Japan's ruling conservative party did unexpectedly well in early returns from yesterday's elections to fill half the seats in Japan's upper house of Parliament.

In an apparent comeback from the Lockheed scandal and a crushing setback in December's general election, the Liberal Democratic Party regained eight key seats from the opposition Socialist Party and took the lead as counting continued.

If the trend continues, the Liberal Democrats, aided by a handful of conservative independents, will take the 65 seats it needs to maintain an absolute majority in the upper house.

Japanese political commentators, however, predict a close battle that may continue until the last results are announced Tuesday morning. Still to come are the city votes, which traditionally go against the conservatives, atives, and 50 national constituency seats where the polls also say the conservatives will not do well.

The principal opposition party, the internally divided Japan Socialist Party, lost ground as the decline in its popularity evident in the last few elections continued. The Socialists were defending 32 seats and so far have lost eight in single-seat rural constituencies to the Liberal Democrats. The losses are regarded as critical since the Socialists captured the eight closely-contested seats from the conservatives in the 1971 election.

In a typical upset, conservative Hosei Norota, 47, a former bureaucrat, defeated incumbent Socialist Seiji Sawada by 321,000 votes to 285,000 in the northern Honshu prefecture of Akita.

The absence of significant campaign issues favored the conservative Liberal Democrats, who have ruled Japan since 1955 and have guided the country through an era of phenomenal economic growth. The prospect that the Liberal Democrats might lose their majority in the upper house apparently persuaded many votes to swing behind them.

Although disillusioned with their corruption, as revealed by the Lockheed scandal last year, the cautious Japanese voters are seemingly not ready to cast the Liberal Democrats out of office.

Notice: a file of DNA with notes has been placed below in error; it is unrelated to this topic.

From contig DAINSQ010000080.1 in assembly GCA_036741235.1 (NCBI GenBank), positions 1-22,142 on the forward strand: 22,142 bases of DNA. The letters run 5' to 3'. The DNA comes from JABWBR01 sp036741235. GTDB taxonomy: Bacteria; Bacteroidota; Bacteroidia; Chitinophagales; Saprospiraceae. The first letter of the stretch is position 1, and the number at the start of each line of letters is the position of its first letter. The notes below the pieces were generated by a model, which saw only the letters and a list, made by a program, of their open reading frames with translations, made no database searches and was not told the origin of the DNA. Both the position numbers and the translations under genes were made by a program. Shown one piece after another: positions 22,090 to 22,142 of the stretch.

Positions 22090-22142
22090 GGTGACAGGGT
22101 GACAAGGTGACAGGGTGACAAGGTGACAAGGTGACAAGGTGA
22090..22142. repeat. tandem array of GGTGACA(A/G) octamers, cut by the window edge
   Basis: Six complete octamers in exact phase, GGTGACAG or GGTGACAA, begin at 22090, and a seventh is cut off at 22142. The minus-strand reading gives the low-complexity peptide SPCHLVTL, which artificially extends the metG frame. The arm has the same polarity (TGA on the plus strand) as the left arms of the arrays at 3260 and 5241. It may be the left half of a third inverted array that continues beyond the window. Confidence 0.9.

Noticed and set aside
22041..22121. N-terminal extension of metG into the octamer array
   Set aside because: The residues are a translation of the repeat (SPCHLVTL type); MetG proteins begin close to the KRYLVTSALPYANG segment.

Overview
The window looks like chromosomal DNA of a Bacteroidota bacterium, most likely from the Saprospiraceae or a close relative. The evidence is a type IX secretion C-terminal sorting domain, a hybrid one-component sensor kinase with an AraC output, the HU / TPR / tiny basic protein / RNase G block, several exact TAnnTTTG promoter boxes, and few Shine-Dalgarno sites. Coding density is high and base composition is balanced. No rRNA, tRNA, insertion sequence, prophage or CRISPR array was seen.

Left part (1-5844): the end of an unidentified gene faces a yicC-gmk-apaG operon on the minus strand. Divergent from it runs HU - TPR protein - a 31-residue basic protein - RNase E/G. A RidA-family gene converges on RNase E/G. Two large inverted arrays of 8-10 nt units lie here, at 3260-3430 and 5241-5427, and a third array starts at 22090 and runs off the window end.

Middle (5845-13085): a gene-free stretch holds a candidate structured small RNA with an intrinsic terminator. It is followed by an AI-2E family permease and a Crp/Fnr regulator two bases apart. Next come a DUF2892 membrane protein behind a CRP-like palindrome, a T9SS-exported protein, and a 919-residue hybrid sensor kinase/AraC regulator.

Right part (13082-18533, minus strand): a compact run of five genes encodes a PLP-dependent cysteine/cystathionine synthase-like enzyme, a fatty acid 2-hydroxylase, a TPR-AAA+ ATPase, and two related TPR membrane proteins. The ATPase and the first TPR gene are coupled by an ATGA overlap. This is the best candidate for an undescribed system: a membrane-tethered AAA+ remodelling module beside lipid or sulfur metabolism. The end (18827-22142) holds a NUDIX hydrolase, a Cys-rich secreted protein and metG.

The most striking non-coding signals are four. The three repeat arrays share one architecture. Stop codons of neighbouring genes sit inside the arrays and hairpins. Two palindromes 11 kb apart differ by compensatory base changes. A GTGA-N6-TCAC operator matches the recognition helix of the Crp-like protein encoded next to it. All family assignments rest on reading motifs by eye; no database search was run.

Also helpful to the conservatives as they went into the election were external difficulties - fishery negotiations with the Soviet Union, worsening trade ties with the European Economic Community and a dispute over nuclear energy with the United States - which tended to unite the country.

In a conscious effort to minimize the risk of political instability, many Japanese voters spread their votes across the political spectrum.

Television coverage of the count showed Socialist Chairman Tomomi Narita looking exceedingly glum and the Liberal Democrats' secretary general, Masayoshi Ohira, ginning broadly. "It's what we expected," he said.

As chief party excutive and an aspirant to the premiership, Ohira will receive much of the credit if his party succeeds in checking the drift toward coalition rule.

The conservatives pulled out all the stops for this election - campaigning hard and cutting back their candidate list to avoid the wasting of votes on unsuccessful aspirants. Aware that the public is critical of the party's image as a league of old men, the Liberal Democrats offered a batch of young candidates. The younger men took 22 seats, many of them previously held by older conservative incumbents.

The semi-governmental Japan Broadcasting Corp. predicted tonight that with the support of two conservative independents, the Liberal Democrats will emerge from the election with enough seats to keep a minimal majority. Even if the conservatives fall narrowly short of that goal, they will have little difficulty in recruiting parliamentary votes from moderate, centrist opposition parties.